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Miriam Marlier

Marlier
Assistant Professor

Departments

DepartmentsType of Faculty
Environmental Health SciencesFull Time
Contact Information

CHS 43-384

Areas of Interest: 

wildfires, air pollution, global environmental change, remote sensing

Miriam Marlier is an Assistant Professor of Global Environmental Change in the Environmental Health Sciences Department at the UCLA Fielding School of Public Health. She is an interdisciplinary environmental scientist with broad interests in examining interactions between environmental change and public health using remote sensing data and interdisciplinary modeling techniques. Some of her recent research projects include forecasting the influence of different conservation and development policies in Indonesia on fire emissions, air pollution, and regional public health outcomes, measuring the effect of agricultural waste burning on air quality in India, understanding the physical climate drivers of fire activity in the western U.S., and using remote sensing data to improve responses to natural disasters. Dr. Marlier previously worked as an Associate Physical Scientist at the RAND Corporation.

 

Education: 
PhD, Earth & Environmental Sciences; Columbia University, New York, NY
BS, Atmospheric, Oceanic, & Environmental Sciences; UCLA, Los Angeles, CA
This faculty member is available to serve as: 
Doctoral Advisor
Masters Advisor
PhD Committee Member
MS Thesis Committee Member
MS Report Committee Member

Please check with the faculty member or their office about availability to serve during current academic period.

Selected Publications: 
  • Marlier, M.E., T. Liu, K. Yu, J.J. Buonocore, S.N. Koplitz, R.S. DeFries, L.J. Mickley, D.J. Jacob, J. Schwartz, B.S. Wardhana, and S.S. Myers. “Fires, smoke exposure, and public health: An integrative framework to maximize health benefits from peatland restoration.” GeoHealth. 3: 178-189. 2019. 

  • Liu, T., M.E. Marlier, R.S. DeFries, D.M. Westervelt, K.R. Xia, A.M. Fiore, L.J. Mickley, D.C. Cusworth, and G. Milly. “Seasonal impact of regional outdoor biomass burning on air pollution in three Indian cities: Delhi, Bengaluru, and Pune.” Atmospheric Environment. 172: 83-92. 2018.

  • Marlier, M.E., M. Xiao, R. Engel, B. Livneh, J.T. Abatzoglou, and D.P. Lettenmaier. “The 2015 drought in Washington State: A harbinger of things to come?” Environmental Research Letters. 12: 114008. 2017. 

  • Marlier, M.E., A.S. Jina, P.L. Kinney, and R.S. DeFries. “Extreme Air Pollution in Global Megacities.” Current Climate Change Reports. 2(1): 15–27. 2016.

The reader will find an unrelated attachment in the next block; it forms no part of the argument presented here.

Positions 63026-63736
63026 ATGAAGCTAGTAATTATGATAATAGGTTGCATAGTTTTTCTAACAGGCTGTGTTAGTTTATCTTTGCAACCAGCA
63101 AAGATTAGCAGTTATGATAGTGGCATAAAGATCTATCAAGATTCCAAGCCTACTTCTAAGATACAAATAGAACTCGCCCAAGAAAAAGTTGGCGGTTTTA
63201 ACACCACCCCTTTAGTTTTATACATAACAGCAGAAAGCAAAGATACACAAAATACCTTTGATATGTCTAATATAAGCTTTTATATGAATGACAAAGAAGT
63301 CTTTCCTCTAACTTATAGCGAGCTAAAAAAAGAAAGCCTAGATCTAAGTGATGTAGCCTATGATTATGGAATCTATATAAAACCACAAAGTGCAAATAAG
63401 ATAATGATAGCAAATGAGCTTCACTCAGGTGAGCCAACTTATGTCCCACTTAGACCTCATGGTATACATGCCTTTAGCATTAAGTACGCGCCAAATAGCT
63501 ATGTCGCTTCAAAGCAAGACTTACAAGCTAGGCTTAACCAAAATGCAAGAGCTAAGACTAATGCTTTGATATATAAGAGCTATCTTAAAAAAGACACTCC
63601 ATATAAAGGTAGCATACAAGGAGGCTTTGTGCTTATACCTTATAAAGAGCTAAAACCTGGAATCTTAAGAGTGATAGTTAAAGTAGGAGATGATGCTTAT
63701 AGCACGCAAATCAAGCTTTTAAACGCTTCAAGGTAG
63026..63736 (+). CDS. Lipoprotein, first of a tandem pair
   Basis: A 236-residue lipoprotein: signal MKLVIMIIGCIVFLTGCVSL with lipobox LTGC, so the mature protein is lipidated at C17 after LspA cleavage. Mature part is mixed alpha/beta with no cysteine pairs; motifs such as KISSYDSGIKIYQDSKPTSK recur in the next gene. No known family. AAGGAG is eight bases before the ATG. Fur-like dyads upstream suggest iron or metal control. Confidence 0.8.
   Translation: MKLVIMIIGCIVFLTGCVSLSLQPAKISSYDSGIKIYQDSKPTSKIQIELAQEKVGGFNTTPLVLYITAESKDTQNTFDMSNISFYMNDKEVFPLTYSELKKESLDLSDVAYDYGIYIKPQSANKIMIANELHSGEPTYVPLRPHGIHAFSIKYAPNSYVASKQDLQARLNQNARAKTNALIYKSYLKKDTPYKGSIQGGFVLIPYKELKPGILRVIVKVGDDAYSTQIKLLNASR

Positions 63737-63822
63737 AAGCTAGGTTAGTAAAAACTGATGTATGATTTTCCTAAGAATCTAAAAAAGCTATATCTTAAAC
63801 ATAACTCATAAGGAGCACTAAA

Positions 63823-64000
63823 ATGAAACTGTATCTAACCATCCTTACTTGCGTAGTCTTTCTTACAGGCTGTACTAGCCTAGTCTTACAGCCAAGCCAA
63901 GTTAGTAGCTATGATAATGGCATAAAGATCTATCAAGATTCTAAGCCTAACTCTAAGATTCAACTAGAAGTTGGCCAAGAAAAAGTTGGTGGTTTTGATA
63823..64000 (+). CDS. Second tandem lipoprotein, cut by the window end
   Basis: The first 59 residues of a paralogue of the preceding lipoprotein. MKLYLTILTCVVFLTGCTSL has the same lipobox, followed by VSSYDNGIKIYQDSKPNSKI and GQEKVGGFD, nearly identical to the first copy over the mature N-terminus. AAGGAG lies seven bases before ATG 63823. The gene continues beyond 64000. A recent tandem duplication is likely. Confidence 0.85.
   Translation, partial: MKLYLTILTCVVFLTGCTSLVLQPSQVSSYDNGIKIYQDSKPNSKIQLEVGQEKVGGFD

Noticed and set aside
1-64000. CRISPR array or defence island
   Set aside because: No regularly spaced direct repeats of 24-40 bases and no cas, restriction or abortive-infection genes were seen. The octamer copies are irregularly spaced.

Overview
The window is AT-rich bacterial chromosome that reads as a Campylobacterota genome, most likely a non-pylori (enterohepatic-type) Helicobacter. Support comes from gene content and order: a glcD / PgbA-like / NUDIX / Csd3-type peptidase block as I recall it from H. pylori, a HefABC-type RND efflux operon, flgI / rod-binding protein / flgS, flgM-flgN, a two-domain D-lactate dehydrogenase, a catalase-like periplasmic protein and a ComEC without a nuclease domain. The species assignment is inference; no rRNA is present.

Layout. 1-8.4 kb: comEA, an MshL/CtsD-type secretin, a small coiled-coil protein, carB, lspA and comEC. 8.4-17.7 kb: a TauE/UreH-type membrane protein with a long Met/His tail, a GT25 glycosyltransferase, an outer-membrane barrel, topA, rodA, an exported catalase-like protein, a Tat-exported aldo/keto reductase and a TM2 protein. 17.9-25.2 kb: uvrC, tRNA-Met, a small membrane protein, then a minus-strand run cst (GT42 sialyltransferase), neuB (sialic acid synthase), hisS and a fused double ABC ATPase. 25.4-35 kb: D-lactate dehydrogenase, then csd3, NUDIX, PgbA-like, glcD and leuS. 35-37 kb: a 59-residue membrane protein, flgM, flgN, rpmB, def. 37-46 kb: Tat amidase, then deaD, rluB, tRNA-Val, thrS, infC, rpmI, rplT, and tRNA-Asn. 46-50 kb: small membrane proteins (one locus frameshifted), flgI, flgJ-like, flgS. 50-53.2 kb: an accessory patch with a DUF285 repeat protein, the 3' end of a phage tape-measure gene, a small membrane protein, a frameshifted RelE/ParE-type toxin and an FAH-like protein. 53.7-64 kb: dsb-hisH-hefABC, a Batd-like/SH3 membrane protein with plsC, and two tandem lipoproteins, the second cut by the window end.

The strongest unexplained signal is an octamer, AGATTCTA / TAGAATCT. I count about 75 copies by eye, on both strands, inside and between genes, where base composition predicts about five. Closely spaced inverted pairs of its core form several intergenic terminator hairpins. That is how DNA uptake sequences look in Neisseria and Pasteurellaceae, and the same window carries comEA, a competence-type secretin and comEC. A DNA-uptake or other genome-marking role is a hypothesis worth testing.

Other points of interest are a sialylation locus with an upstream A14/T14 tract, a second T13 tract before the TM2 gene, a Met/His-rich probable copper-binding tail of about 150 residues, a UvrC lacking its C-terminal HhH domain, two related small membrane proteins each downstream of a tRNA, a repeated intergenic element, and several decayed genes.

• Koplitz, S.N., L.J. Mickley, M.E. Marlier, J.J. Buonocore, P.S. Kim, T. Liu, M.P. Sulprizio, R.S. DeFries, D.J. Jacob, J. Schwartz, M. Pongsiri, and S.S. Myers. “Public health impacts of the severe haze in Equatorial Asia in September-October 2015: demonstration of a new framework for informing fire management strategies to reduce downwind smoke exposure.” Environmental Research Letters. 11 (9): 094023. 2016.

  • Marlier, M.E., R.S. DeFries, P.S. Kim, S.N. Koplitz, D.J. Jacob, L.J. Mickley, and S.S. Meyers. “Fire emissions and regional air quality impacts from fires in oil palm, timber, and logging concessions in Indonesia.” Environmental Research Letters. 10(8): 085005. 2015.

  • Marlier, M.E., R.S. DeFries, P.S Kim, D.L.A. Gaveau, S.N. Koplitz, D.J. Jacob, L.J. Mickley, B.A. Margono, and S.S. Myers. “Regional air quality impacts of future fire emissions in Sumatra and Kalimantan.” Environmental Research Letters. 10(5): 054010. 2015.

  • Marlier, M.E., R. DeFries, D. Pennington, E. Nelson, E.M. Ordway, J. Lewis, S.N. Koplitz, and L.J. Mickley. “Future fire emissions associated with projected land use change in Sumatra.” Global Change Biology. 21(1): 345–62. 2015.

  • Marlier, M.E., A. Voulgarakis, D.T. Shindell, G. Faluvegi, C.L. Henry, and J.T. Randerson. “The role of temporal evolution in modeling atmospheric emissions from tropical fires.” Atmospheric Environment. 89: 158-68. 2014.

  • Marlier, M.E., R.S. DeFries, A. Voulgarakis, P.L. Kinney, J.T. Randerson, D.T. Shindell, Y. Chen, and G. Faluvegi. “El Niño and health risks from landscape fire emissions in Southeast Asia.” Nature Climate Change. 3: 131-36. 2013.